It’s billed as the only blacklisted film in America, and members of the original Hollywood Ten wrote, directed and produced it.
“Salt of the Earth” will kick off the second annual Santa Fe Independent Film Festival (SFIFF).

Made in New Mexico during the early 1950s, the film and its makers faced persecution under anti-communist sentiment of McCarthyism, SFIFF founder Jacques Paisner said.

“The lead actor, Rosaura Revueltas, was accused of being a communist and deported to Mexico, so they had to shoot the final scenes in Mexico and smuggle the reels back in unmarked canisters,” he said. “I think it’s one of the most important pictures ever made and certainly one of the most important ever made here in New Mexico.”

Because the producers feared sabotage and destruction of the film, the exposed footage had to be developed in secret and under the cover of night by a sympathetic lab technician, according to the Internet Movie Database.

No longer taboo, the film will precede the showcase of 80 independent films, various parties and presentations, an award ceremony and a red-carpet event.

Tickets are $6 per screening, and most of the events are free.
Co-founder David Moore said the festival will also screen independent films from various countries in addition to 17 locally produced films.
“Forty of the films we’re showing this year are world premiers,” he said. “I think that really speaks to what we’re trying to do as far as our mission and exhibiting independent film.”

Misha Klein, the maker of showcased film “Fred,” said independent directors face financial challenges that make it difficult to reach audiences.

“It is a very independent film. I paid for it out of pocket with bank loans and credit cards. I worked 10 years on it, and I’m still in huge amounts of debt. I did it for the love of filmmaking,” he said. “I want to share it with the world and get some feedback. I’ve been working in a vacuum.”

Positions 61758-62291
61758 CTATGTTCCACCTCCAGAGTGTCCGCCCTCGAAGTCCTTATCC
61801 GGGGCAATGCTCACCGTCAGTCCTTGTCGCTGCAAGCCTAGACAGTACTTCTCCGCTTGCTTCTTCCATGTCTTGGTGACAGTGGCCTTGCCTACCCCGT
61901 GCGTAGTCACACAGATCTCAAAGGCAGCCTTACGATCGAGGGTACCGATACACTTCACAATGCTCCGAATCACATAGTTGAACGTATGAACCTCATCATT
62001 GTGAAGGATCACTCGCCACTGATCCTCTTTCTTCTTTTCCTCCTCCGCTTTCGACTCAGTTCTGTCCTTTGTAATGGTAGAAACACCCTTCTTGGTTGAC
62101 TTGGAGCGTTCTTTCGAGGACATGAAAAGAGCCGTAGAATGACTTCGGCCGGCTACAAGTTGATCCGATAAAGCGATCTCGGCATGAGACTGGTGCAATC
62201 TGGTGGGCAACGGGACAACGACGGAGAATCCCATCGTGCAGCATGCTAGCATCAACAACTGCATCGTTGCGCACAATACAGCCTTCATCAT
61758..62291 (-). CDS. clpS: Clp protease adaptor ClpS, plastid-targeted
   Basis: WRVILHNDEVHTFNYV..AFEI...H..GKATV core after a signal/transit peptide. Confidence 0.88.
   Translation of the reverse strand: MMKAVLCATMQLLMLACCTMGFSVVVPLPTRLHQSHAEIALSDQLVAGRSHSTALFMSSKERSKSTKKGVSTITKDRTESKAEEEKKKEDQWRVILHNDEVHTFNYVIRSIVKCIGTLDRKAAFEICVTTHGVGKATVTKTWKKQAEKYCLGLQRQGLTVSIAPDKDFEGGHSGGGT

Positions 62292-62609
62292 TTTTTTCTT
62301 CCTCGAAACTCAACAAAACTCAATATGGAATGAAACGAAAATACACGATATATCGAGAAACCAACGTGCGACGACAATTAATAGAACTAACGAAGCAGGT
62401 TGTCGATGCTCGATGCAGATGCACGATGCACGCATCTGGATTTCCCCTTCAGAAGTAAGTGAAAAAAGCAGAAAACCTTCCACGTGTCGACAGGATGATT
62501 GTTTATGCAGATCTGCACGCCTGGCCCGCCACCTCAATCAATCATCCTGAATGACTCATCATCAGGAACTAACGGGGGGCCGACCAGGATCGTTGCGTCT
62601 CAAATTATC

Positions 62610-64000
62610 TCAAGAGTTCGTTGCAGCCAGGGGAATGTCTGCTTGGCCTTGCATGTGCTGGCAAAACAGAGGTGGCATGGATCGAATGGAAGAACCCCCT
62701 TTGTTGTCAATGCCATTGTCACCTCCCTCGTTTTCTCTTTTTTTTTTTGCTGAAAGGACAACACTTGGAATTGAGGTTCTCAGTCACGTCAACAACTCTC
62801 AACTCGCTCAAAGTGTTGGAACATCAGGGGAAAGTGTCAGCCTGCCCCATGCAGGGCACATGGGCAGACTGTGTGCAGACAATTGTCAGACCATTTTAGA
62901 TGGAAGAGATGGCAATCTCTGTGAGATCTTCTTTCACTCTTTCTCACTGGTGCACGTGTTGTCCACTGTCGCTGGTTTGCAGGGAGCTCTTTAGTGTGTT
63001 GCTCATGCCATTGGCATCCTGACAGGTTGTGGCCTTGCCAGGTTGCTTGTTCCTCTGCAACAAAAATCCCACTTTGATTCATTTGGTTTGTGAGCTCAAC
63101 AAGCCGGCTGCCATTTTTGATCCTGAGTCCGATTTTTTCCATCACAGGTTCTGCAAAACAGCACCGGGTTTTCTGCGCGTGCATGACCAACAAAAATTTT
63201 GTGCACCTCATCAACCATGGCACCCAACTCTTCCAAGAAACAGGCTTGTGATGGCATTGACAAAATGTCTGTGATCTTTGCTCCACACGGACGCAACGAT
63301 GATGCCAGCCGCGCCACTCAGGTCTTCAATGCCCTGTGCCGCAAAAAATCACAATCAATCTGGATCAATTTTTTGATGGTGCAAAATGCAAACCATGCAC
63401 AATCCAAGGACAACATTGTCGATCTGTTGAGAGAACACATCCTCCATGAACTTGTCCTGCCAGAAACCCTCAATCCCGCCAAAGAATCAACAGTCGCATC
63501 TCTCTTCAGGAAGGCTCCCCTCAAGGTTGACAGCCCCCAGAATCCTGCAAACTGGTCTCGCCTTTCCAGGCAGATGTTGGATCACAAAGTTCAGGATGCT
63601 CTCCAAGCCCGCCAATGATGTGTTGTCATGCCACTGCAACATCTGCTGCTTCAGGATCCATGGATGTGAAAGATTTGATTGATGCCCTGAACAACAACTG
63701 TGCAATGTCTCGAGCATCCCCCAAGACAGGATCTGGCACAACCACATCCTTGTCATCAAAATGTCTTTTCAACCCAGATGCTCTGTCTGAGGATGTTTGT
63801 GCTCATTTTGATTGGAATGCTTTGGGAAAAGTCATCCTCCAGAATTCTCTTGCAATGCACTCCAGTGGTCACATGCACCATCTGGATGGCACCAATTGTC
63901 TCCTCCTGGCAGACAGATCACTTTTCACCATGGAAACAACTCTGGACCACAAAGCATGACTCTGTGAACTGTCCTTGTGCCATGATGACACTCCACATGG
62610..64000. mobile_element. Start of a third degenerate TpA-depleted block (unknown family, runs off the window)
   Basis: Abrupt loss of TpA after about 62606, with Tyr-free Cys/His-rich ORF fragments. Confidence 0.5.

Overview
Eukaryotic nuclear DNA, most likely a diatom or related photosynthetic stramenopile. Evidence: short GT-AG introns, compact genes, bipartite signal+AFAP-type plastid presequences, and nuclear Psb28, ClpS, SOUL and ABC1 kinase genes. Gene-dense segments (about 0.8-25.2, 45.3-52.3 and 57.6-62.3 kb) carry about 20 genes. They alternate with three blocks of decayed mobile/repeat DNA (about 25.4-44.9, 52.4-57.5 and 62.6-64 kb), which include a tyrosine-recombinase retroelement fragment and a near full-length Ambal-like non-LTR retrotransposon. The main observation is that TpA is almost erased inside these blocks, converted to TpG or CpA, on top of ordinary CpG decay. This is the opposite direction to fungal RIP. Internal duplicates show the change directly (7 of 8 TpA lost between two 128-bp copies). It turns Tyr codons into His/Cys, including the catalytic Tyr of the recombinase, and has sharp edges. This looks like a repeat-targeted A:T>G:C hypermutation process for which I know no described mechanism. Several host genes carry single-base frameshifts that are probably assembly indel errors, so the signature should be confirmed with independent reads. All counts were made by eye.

Moore said the festival started last year when he and Paisner had trouble finding a venue to screen their independent film, “Rejection.”
“It became apparent to us that there was a shortage of viable exhibition platforms for independent films,” he said.

Their efforts led to the formation of filmmakers who came to together to start projects like SFIFF.

“It started out as just a plan for us to show our film and few other shorts at a coffee shop for a one-night deal,” he said. “We sent out our call for entries, and 45 days later we had this giant pile of submissions. It really started to snowball quickly and take on a life of its own.”

Student Chris Bellantoni said that Santa Fe is a prime location for an independent film festival.
“I think Santa Fe is the artistic hub of New Mexico,” he said.

Moore said SFIFF’s primary goals is to provide filmmakers an avenue to for reaching the public. He said film festivals should be affordable and open to the public.

“We’re not in this to be elitist or to be exclusionary,” he said. “It doesn’t make sense to us.”